Referring particularly to FIGS. 3 and 4, the centrifugal fan 22 is fastened to a flywheel 26 by bolts 28. The flywheel 26 is in turn fastened to the end of the engine crank shaft 14 by bolt 30. Sandwiched between the fan 22 and the flywheel 26, and held in place by bolts 28, is the rotor 32 of the generator. The rotor 32 is comprised of stacked steel laminations constructed as described in co-pending U.S. patent application Ser. No. 335,408 filed on Dec. 9, 1994 and entitled "Rotor With Embedded Rare-Earth Permanent Magnets". The rotor 32 extends radially outward from the shaft 14 and defines the inner surface of a circular, cylindrical generator air gap 34. The outer boundary of the air gap 34 is defined by the stacked steel laminations of a generator stator 36 which is fastened to the top of generator adapter 12 by bolts 38. The stator windings 40 are supported by these laminations and they extend upward and downward therefrom. Blades 42 on the centrifugal fan 22 are cut away along their lower edge 43 to provide clearance for the upward extending stator windings 40 while maintaining the height of these elements to a minimum.
Referring particularly to FIG. 4, when the shaft 14 is rotated by the engine, the flywheel 26, the rotor 32 and the centrifugal fan 22 are rotated about its vertical axis. The fan 22 draws cooling air downward and blows it radially outward over the stator windings 40 as indicated by arrows 44. As shown by arrows 46 in FIG. 3, this cooling air is corralled by the plenum wall 20 and directed forward and downward towards the engine cylinder head 16, as will now be described in more detail.
Referring particularly to FIGS. 3, 5 and 6, the walls 20 of the plenum 18 are extended forward and downward to form an air duct which directs cooling air from the plenum 18 to the engine cylinder head 16. More specifically, the air duct is formed by a vertical sheet metal wall 5a which extends forward from the plenum wall 20 to the front panel 2 adjacent the air cleaner 10, and extends downward along one side of the cylinder head 16. A second vertical sheet metal wall 52 spaced away from the wall 50 extends forward from the plenum wall 20 to the front panel 2 and extends downward to the other side of the cylinder head 16. The top edge of this wall 52 angles downward from the plenum wall 20 and supports an electronics support wall 54 that slopes downward and forms the top of the air duct. The air duct formed by walls 50, 52 and 54 deflects cooling air downward and around the cylinder head 16.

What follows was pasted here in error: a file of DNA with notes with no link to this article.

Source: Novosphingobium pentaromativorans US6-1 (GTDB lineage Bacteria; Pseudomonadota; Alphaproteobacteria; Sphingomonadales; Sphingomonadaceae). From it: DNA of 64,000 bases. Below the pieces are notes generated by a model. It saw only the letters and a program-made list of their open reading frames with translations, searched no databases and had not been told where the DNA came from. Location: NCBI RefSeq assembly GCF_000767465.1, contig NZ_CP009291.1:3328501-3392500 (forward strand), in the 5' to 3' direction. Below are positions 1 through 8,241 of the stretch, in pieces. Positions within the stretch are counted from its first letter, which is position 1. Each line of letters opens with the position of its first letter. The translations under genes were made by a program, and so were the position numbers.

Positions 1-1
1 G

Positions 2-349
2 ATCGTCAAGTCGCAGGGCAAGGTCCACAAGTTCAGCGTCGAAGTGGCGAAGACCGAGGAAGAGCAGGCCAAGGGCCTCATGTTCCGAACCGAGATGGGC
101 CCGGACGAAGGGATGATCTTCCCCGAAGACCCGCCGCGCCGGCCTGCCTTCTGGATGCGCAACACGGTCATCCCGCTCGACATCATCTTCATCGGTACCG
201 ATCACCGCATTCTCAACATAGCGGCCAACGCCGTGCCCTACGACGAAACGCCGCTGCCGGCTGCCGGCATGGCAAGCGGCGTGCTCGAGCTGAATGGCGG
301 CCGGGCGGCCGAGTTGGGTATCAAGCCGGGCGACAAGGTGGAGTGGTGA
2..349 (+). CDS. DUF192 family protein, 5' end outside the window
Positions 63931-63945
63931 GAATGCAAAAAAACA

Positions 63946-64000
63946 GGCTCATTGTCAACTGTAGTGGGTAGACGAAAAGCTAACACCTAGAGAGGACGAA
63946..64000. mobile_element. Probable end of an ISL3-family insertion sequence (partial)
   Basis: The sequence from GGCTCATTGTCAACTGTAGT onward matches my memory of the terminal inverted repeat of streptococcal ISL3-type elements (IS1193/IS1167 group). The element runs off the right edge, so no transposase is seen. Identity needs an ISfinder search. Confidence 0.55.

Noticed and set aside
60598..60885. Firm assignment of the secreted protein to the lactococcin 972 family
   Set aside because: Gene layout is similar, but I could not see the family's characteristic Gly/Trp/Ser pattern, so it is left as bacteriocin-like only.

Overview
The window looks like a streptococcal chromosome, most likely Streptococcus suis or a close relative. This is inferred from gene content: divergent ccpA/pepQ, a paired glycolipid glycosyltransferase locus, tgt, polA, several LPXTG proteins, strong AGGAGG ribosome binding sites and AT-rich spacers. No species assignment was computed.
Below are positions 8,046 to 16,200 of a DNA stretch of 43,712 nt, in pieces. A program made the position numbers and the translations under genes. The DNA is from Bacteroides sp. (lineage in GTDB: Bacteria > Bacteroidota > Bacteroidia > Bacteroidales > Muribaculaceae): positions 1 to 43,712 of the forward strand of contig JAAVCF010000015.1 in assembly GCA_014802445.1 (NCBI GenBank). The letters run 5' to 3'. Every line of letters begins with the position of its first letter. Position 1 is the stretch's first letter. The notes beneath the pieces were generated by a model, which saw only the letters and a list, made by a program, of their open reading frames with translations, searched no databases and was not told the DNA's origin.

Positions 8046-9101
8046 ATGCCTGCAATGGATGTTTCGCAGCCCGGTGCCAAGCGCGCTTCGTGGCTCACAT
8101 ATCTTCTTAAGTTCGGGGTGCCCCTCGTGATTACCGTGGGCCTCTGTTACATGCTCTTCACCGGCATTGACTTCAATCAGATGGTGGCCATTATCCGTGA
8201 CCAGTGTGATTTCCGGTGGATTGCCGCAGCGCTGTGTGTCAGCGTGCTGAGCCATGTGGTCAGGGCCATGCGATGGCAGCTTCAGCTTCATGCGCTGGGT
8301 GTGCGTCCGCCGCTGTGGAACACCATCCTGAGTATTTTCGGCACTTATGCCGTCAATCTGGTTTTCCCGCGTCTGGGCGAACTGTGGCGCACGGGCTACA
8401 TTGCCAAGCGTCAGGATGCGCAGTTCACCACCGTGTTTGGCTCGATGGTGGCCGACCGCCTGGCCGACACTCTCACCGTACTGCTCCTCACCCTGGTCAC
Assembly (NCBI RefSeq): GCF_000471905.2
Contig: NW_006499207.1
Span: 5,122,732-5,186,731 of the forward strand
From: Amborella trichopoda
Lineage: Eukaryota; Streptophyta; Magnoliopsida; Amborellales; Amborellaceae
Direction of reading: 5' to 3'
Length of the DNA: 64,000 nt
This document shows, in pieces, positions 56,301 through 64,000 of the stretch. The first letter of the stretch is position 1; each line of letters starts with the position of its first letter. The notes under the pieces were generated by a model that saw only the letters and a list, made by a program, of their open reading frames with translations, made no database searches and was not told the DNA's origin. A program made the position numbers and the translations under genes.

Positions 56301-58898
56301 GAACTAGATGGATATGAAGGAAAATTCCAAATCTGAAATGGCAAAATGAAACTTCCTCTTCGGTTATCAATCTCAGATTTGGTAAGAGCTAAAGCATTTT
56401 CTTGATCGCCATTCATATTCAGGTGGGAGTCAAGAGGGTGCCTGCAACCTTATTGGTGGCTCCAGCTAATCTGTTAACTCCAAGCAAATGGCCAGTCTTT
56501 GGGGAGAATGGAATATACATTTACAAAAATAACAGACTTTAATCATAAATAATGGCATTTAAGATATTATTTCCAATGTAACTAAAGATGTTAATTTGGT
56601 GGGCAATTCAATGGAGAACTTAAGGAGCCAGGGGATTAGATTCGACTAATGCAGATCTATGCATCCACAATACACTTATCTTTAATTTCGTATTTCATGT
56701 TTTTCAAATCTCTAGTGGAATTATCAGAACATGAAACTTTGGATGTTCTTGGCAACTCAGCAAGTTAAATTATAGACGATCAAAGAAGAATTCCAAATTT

An electronics circuit board 56 mounts to the support wall 54 and it includes heat sinks 58 that extend downward into the cooling air stream through an opening 60 formed in the support wall 54. Cooling air is forced from the plenum 18, through the air duct and around the cylinder head 16. The electronics circuit 56 is mounted to this air duct and is cooled by the air flowing therethrough. Also, as shown best in FIG. 2, electronic components such as diodes or SCRs 64 that produce large amounts of heat can be mounted directly to the walls of the plenum 18 or air duct. In this case, the cooled metal wall serves as a heat sink for the electronic component.
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|U.S. Classification||123/3, 123/41.55, 123/41.65|
|International Classification||F01P1/02, F01P5/02, F02B75/00, F02B77/11, F02B63/04, F01P5/06, F02B75/16|
|Cooperative Classification||F02B75/007, F01P5/02, F01P5/06, F01P1/02, F02B63/042, F02B75/16, F02B77/11, F02B63/04|
|European Classification||F02B75/00V, F02B63/04, F01P5/02, F02B77/11, F02B75/16|
|Oct 24, 1995||AS||Assignment|
Owner name: KOHLER CO., WISCONSIN
Free format text: ASSIGNMENT OF ASSIGNORS INTEREST;ASSIGNORS:LOCKE, RICHARD D.;ROTTER, TERRENCE M.;REEL/FRAME:007728/0238;SIGNING DATES FROM 19951005 TO 19951006
|Nov 2, 2000||FPAY||Fee payment|
Year of fee payment: 4
|Nov 8, 2004||FPAY||Fee payment|
Year of fee payment: 8
|Sep 30, 2008||FPAY||Fee payment|
Year of fee payment: 12